On Thursday the Senate approved a bipartisan bill that seeks to address retaliation against service members who report sexual assault. The Military Retaliation Prevention Act was passed by the House last week as part of the defense spending bill for 2017 and now heads to the President’s desk for signature.

The bill will classify retaliation as a punishable offense under the Uniform Code of Military Justice, and includes provisions that require a survivor be notified of how their retaliation complaint was resolved, establishes metrics for measuring the outcomes of a retaliation investigation, and specifies the training that is required for those investigating retaliation complaints.

The Department of Defense’s (DOD) most recent annual report on sexual assault in the military found that 62 percent of female service members who report unwanted sexual contact experience some form of social or professional retaliation. These women were 12 times more likely to be retaliated against than see their offender convicted.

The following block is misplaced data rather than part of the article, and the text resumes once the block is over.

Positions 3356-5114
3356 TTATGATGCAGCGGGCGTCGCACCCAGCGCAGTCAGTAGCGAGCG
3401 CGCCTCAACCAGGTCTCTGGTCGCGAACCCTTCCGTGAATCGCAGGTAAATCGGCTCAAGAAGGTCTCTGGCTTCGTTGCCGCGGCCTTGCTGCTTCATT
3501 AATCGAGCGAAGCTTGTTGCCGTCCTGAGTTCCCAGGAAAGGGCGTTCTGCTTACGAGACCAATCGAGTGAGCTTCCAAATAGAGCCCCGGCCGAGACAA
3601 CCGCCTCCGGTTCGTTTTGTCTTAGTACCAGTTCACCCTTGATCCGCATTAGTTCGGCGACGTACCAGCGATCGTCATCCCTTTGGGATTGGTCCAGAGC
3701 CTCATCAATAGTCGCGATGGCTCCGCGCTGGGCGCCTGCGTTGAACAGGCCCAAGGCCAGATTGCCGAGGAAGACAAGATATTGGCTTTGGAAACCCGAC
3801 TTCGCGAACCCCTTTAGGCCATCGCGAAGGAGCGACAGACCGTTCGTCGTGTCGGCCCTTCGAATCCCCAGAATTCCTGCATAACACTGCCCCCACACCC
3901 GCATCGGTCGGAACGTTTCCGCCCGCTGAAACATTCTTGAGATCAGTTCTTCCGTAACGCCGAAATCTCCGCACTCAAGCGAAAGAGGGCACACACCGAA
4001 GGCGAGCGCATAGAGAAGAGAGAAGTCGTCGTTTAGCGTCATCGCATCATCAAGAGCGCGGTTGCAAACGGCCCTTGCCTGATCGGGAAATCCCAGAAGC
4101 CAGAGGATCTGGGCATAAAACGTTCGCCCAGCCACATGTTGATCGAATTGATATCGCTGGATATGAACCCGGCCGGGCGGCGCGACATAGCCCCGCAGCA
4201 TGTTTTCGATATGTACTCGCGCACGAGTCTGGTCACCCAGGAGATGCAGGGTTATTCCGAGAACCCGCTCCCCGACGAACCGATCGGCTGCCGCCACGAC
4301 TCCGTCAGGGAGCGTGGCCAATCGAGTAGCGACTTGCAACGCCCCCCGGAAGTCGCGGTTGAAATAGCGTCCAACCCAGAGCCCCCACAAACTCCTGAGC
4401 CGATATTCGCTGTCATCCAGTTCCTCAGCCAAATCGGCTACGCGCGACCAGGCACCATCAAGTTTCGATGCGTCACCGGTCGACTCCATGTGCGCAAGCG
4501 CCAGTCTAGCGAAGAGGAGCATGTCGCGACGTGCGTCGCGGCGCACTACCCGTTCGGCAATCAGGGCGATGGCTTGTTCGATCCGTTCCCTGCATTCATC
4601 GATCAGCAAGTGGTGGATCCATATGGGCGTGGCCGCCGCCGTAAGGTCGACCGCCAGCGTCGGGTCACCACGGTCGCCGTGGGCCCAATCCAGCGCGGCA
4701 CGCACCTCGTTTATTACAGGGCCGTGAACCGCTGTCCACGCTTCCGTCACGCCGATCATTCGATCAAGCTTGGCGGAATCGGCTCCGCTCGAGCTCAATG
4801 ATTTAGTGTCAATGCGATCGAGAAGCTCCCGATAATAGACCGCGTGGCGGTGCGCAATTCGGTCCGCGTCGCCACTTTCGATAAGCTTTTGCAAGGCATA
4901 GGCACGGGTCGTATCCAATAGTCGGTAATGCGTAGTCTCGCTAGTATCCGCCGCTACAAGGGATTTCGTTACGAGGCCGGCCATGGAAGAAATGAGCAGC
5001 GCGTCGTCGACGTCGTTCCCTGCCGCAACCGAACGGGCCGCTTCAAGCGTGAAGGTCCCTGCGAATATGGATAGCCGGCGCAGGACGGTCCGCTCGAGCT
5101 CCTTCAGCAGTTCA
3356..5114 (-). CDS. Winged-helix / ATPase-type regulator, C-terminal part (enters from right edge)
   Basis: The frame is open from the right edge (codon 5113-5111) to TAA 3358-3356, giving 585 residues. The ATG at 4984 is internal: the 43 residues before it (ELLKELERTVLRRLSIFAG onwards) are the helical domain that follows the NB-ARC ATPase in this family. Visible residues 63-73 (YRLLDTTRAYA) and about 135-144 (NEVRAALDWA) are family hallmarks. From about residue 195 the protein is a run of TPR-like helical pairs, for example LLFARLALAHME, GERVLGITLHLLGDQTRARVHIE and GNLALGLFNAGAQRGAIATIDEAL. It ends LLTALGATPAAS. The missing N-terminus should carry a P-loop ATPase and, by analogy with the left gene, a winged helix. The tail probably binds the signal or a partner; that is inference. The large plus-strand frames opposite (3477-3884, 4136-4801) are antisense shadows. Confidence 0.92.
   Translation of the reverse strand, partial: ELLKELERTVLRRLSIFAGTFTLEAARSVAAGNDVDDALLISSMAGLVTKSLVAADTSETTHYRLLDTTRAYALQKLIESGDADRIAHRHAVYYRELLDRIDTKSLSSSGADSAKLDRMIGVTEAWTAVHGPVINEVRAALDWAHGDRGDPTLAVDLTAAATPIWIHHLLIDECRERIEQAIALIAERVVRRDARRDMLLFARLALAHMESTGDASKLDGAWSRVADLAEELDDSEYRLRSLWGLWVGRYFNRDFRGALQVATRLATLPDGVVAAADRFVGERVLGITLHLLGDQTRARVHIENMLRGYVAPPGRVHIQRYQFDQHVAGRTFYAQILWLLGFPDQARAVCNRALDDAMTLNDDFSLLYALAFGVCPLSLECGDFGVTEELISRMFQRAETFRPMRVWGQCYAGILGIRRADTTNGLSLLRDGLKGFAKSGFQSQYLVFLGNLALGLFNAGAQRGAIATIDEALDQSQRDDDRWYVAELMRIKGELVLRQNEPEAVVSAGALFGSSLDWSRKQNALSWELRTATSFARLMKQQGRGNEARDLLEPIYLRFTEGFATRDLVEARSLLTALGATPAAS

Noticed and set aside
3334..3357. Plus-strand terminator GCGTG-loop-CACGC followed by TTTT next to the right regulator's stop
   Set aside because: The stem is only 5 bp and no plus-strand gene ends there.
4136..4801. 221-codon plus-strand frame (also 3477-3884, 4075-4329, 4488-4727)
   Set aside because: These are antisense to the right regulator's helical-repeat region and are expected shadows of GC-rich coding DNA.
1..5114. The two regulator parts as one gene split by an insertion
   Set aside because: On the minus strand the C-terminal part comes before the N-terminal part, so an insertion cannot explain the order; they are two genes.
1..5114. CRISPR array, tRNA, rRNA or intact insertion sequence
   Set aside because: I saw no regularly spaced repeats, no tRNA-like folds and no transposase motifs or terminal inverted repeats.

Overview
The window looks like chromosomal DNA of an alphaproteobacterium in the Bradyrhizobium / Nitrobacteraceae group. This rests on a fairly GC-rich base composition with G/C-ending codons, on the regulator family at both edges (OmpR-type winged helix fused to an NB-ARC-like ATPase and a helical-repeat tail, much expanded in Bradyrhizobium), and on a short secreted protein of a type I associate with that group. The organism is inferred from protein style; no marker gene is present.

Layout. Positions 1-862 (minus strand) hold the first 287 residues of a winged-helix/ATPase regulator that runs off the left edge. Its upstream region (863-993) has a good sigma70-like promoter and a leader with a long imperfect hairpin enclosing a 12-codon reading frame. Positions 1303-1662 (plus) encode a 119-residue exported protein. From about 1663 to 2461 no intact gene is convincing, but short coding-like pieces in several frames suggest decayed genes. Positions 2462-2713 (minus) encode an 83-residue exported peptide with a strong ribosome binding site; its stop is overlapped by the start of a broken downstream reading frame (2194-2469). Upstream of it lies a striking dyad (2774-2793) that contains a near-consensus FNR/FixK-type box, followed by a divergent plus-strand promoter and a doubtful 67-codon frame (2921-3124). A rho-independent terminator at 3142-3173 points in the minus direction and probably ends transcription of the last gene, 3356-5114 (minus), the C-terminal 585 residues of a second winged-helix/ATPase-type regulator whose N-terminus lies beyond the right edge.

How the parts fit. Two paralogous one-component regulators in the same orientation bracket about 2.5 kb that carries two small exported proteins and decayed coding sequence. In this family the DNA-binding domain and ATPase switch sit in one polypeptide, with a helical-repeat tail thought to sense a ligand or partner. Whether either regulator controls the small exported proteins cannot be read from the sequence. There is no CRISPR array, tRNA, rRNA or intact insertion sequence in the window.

A Human Rights Watch report conducted in 2015 interviewed more than 150 survivors of military sexual assault. Many of the people they spoke to said the retaliation they experienced after reporting, including bullying, isolation and stigmatized careers, was worse than the assault itself. This is a common sentiment shared among many civilian survivors as well, and is a reason national reporting rates are only around an estimated 30 percent.

In recent years there have been a number of substantial reforms to the military’s handling of sexual assault allegations. Commanders can no longer overturn a sexual assault conviction; civilian review is required if a commander declines to prosecute an accused; dishonorable discharge is a minimum sentence for those found guilty; and each victim is appointed their own lawyer to advocate for their best interest.

But survivor advocates say even more needs to be done, pointing to Senator Kirsten Gillibrand’s (D-NY) Military Justice Improvement Act, which would shift prosecution of sexual assault from military superiors to independent military prosecutors.

In fiscal year 2014, the DOD estimates that 18,900 service members were sexually assaulted. Only 3,261 people reported their attack, and, of those, only 175 cases led to sex offense convictions.

Media Resources: Rewire 12/9/16; Senate Office of Claire McCaskill; Human Rights Watch 5/18/16; RAINN.

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